"Policy purgatory." 

That's how Mohamed El-Erian, chief executive of giant asset manager PIMCO and one of the world's most eminent analysts on macroeconomics trends, described the place Fed chairman Ben Bernanke and other U.S. central bankers are in at the moment.

But for Benanke's peer across the Atlantic, European Central Bank President Mario Draghi, only having the temporary suffering and purification of a purgatory might be an improvement over where he found himself Thursday, namely policy Hell.

That's because Draghi found himself in policy ell Thursday after disappointing market-watchers at what was the most anticipated and important press conference of his career as a monetary policy leader.

The stakes couldn't have been higher. Last week, in a widely reported speech in London, Draghi said he would "do whatever it takes to preserve the euro," adding "and I promise, that will be enough."

But following the release of the European Central Bank's decision earlier in the day that it was holding rates steady, most expected Draghi to use his post-announcement press conference to perhaps surprise the markets with a new type of unorthodox expansionary measure.

But it was not to be.

Draghi instead repeated boilerplate assurances that the euro was "irreversible," but did not announce any definitive measures. He chided financial journalists, suggesting they had read too much into his comments last week and even castigating a reporter who had to ultimately admit he had not read the speech. And seemingly taking a step back -- at least in the minds of those who expected him to lead highly accommodative action Thursday -- he suggested the ECB would not pursue aggressive buying of sovereign bonds from Europe's faltering economies until after the leaders of those economies go hat in hand to beg for sovereign bailouts from the European Union's various assistance mechanisms.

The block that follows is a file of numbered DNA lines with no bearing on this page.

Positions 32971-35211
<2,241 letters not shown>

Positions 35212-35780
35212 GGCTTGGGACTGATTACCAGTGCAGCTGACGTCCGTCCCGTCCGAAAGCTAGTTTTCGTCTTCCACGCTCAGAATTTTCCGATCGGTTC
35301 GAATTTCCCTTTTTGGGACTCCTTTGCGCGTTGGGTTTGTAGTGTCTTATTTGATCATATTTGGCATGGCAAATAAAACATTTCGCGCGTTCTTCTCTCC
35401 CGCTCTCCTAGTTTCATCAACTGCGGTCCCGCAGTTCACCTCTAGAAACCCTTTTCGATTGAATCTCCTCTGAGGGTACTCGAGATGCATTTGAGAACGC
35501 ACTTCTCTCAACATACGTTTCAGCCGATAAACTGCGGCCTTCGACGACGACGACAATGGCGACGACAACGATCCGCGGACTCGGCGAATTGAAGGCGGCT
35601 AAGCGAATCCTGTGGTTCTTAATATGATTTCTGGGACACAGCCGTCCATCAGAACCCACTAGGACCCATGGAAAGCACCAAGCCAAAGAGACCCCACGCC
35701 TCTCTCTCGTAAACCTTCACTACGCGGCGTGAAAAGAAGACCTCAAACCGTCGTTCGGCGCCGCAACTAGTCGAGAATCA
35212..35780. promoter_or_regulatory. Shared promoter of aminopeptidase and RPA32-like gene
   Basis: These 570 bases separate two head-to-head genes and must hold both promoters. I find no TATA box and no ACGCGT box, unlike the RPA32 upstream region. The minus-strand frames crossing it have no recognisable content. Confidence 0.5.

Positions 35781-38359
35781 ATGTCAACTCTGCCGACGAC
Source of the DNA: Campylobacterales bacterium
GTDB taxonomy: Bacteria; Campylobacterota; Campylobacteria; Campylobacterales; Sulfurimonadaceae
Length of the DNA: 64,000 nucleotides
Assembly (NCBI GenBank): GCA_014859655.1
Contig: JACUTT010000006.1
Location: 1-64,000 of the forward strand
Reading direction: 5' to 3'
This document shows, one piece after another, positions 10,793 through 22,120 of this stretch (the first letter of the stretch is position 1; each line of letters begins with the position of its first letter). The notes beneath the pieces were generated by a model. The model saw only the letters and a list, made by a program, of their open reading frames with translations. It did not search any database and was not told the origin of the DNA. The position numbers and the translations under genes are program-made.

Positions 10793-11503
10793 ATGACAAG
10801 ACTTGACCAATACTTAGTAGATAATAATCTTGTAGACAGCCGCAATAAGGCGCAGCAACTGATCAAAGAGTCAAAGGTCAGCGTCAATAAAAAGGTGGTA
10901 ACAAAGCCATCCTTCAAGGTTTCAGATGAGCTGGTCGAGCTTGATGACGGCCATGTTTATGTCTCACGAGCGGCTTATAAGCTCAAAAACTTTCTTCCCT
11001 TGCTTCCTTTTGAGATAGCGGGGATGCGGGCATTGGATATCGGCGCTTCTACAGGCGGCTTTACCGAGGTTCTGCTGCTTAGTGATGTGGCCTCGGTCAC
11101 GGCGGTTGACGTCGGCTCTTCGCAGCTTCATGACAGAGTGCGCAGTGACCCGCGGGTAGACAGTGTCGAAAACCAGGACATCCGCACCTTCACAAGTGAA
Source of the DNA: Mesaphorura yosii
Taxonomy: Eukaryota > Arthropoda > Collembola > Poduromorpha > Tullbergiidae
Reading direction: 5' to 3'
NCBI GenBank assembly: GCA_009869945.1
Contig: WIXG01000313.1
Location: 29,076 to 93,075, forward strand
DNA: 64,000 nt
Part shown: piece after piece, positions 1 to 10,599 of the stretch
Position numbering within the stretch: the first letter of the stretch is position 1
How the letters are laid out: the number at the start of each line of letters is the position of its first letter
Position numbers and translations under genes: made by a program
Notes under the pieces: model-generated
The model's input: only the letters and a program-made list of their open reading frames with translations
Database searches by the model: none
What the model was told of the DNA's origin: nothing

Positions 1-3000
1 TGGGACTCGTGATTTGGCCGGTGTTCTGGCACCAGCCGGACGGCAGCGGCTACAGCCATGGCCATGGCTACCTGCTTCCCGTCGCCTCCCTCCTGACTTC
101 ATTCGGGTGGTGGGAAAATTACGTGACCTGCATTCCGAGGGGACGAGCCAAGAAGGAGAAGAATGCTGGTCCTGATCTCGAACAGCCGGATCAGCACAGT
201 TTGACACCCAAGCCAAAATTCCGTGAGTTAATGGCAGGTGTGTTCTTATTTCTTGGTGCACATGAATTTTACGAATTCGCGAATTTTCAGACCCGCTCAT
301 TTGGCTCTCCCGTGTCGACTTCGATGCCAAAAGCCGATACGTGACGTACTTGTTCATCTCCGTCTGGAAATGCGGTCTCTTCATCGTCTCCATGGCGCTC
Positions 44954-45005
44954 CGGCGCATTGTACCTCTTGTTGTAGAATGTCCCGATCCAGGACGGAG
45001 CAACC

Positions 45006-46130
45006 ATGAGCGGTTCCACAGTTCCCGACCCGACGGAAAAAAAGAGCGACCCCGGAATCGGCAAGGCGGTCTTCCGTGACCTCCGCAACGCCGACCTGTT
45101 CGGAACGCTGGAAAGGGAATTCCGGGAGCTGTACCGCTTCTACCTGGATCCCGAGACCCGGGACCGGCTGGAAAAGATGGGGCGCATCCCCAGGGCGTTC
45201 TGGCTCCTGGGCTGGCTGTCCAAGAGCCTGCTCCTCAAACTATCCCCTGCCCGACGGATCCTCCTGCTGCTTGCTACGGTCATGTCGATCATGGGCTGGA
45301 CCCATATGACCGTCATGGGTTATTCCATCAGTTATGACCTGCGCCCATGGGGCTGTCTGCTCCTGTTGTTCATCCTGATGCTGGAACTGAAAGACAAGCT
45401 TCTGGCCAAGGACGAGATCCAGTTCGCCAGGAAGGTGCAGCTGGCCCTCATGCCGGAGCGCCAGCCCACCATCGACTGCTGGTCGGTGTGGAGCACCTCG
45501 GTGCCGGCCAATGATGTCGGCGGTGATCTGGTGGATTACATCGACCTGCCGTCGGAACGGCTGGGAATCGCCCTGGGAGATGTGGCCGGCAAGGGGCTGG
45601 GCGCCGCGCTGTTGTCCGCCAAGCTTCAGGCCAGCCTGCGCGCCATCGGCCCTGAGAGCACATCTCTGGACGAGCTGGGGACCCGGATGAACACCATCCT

"Governments must stand ready to activate the EFSF, the ESM in the bond markets under necessary conditions. The adherence of governments to their commitments...and the fulfillment by the EFSF and ESM of their role are the necessary conditions for ECB actions," Draghi said.

On the question of whether the bank would be open to bond-buying in certain particular scenarios, and exactly what those scenarios would be, Draghi was circuitious and noncommittal, saying only the ECB "may act," in crisis situations to undertake outright open market operations.

The level to which Draghi hedged his comments was obvious in the diversity of commentary from bank analysts that followed his latest appearance.

Julian Callow, a European economist at Barclays Capital, wrote a note that said his economics team interpreted Draghi's comments as "a clear sign that the ECB is prepared to change policy significantly at its September meeting, in terms of purchasing debt without claiming seniority subject to the EFSF being deployed to buy government debt." That was the exact opposite, for example, of how the economics team at French bank BNP Paribas called it. In a note that was facetiously titled as "Whatever It Means," BNP said that "once more, the ECB threw the ball back in the politicians' court. A restart of the SMP is possible, but distressed countries have to request help from the EFSF/ESM first."

Regardless of how his comments were seen, they clearly disappointed markets, with equity indices on both sides of the Atlantic dropping sharply as Draghi spoke and the euro dipping under $1.22. Mark Grant, an outspoken managing director at financial adviser Southwest Securities Inc., said that while the market was expecting a "big bang," from the ECB, "there was barely a whimper."

In Draghi's defense, many speculated his performance Thursday was essentially the best he could do given pressures from important political players in Germany to rein in the actions of the central bank. The vote on the bank's statement Thursday had met objection from one unnamed central banker, Draghi said, widely believed to have been Bundesbank president Jens Weidmann.

And Draghi's couched prescription of future bond-buying possibilities was shot down nearly immediately by the Germans. Mere minutes after the end of the press conference, the economic-affairs spokesman for the ruling Christian Democratic Union party criticized the ECB position in an interview with the Dow Jones Newswires, while German economic minister Phillip Roesler said "monetary policy cannot provide a lasting crisis solution."

It seems that for Draghi, in the immortal words of Jean-Paul Sartre, "Hell is the other people."